but it isn't... they sell more books, they sell more models (which honestly - fluff wise and model wise for the most part are improvements) and the core game pretty much stills stays the same (in that is isn't anything special)


Life goes on.

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I don't think it's just 5th edition that's going to sink 40k. There are a lot of seemingly bad decisions coming out in the last few months.


The eradication of the bits service is grating on some people. Not only have 99% of the pieces been removed from availability, but right now you can't even get the few that are left from the online store, at least in the US.


The fact that the shiny new Daemon Codex due out this summer won't be able to be used as allies with the recently released (and gutted, according to some) Chaos Space Marine Codex has others up in arms. They're basically releasing a brand new army by trimming it out of the corpse of one that has existed for years.


Then there's the cancellation of the long-awaited and much-ballyhooed 'Dark Heresy' RPG days after it released.


The impending release of 5th edition and the way it will impact a lot of armies is freaking some people out. Mostly this is because they just bought all these vehicles to use in Apocalpyse, and the rules floating around the internet drastically change how effective many vehicles are going to be. Combine that with the fact that the first codex for 5th edition is yet another update for Space Marines and you alienate even more players.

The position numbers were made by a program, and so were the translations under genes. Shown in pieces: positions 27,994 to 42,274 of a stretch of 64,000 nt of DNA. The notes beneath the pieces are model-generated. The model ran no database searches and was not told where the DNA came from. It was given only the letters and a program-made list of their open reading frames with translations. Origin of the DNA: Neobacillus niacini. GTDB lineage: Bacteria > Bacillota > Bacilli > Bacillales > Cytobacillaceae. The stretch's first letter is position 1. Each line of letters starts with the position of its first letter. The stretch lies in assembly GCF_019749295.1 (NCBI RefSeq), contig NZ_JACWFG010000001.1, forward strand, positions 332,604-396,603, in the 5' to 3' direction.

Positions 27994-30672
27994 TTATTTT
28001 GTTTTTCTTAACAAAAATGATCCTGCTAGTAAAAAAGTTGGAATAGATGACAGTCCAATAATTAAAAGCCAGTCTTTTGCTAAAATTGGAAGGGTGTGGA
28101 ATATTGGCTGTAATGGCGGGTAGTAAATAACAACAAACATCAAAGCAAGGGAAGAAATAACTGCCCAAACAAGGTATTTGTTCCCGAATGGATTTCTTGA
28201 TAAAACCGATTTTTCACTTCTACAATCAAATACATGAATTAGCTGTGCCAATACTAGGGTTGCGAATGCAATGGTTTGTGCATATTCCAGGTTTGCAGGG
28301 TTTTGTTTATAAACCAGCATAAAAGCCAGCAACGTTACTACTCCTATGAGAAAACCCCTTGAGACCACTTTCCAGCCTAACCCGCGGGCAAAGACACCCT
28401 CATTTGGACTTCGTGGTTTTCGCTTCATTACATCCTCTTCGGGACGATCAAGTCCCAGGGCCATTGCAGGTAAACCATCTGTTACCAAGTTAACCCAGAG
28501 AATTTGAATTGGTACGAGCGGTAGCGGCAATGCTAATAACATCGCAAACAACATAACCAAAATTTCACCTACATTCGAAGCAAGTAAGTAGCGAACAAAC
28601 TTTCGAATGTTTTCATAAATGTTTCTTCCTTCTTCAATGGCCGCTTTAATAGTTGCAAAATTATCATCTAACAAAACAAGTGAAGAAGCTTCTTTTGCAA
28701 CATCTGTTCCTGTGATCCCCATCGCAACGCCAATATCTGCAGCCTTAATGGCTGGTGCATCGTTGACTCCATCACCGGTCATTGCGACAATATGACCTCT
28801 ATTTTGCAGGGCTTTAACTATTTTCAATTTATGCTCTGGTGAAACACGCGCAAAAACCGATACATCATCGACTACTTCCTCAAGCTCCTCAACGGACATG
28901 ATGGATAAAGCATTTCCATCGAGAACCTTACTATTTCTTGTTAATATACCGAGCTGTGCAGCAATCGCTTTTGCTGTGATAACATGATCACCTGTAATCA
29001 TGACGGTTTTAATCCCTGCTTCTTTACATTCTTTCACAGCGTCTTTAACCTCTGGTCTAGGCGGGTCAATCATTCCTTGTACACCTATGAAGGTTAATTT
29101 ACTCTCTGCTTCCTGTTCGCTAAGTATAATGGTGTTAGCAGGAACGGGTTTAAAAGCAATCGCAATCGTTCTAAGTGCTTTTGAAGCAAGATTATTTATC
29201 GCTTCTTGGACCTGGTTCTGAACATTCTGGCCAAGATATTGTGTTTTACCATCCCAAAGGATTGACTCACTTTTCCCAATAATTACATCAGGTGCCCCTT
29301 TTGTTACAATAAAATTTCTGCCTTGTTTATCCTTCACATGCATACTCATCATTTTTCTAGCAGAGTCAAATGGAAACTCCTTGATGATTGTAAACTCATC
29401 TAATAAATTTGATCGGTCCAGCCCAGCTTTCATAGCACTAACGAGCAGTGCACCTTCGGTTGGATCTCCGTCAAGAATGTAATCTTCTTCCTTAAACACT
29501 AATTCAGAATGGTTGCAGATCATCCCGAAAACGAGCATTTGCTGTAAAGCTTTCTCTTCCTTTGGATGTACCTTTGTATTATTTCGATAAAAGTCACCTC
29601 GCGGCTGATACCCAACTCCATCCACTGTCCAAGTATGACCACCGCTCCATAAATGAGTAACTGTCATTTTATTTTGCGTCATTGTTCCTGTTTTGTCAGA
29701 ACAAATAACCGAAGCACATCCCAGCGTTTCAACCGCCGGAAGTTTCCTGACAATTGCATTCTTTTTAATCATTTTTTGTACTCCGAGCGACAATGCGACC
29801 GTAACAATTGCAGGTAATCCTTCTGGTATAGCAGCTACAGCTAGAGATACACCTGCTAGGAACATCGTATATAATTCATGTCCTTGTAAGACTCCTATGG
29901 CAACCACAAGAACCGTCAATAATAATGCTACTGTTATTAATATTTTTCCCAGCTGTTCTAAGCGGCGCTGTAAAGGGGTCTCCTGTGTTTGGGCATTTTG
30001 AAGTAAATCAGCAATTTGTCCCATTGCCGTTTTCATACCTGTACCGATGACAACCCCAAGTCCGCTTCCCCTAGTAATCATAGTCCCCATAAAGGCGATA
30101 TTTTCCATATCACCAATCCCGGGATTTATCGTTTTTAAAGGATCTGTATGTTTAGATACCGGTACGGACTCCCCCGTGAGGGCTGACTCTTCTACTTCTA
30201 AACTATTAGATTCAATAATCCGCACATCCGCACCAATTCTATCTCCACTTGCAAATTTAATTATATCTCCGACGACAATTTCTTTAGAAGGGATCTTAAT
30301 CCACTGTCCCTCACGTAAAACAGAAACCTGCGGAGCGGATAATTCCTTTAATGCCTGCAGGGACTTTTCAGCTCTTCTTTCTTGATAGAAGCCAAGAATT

I don't know that any one of these is enough to sink the dreadnaught that 40k has been, but combined they might just be the perfect storm that puts her under.


Everything else aside, GW's share price is barely hovering above 200p (about US $4 per share), and they posted a loss in the first six months of their current fiscal year. They need to do something to get the share price up, but right now all of their 'cost-cutting' measures seem to be reducing their sales more than they are saving in costs. I personally have a not totally irrational thought that 5th edition was mandated at the highest levels in order to try to get a boost in sales similar to what was seen when 4th edition was released at the end of 2004. I am not writing it off, but I'm not buying anything right now either.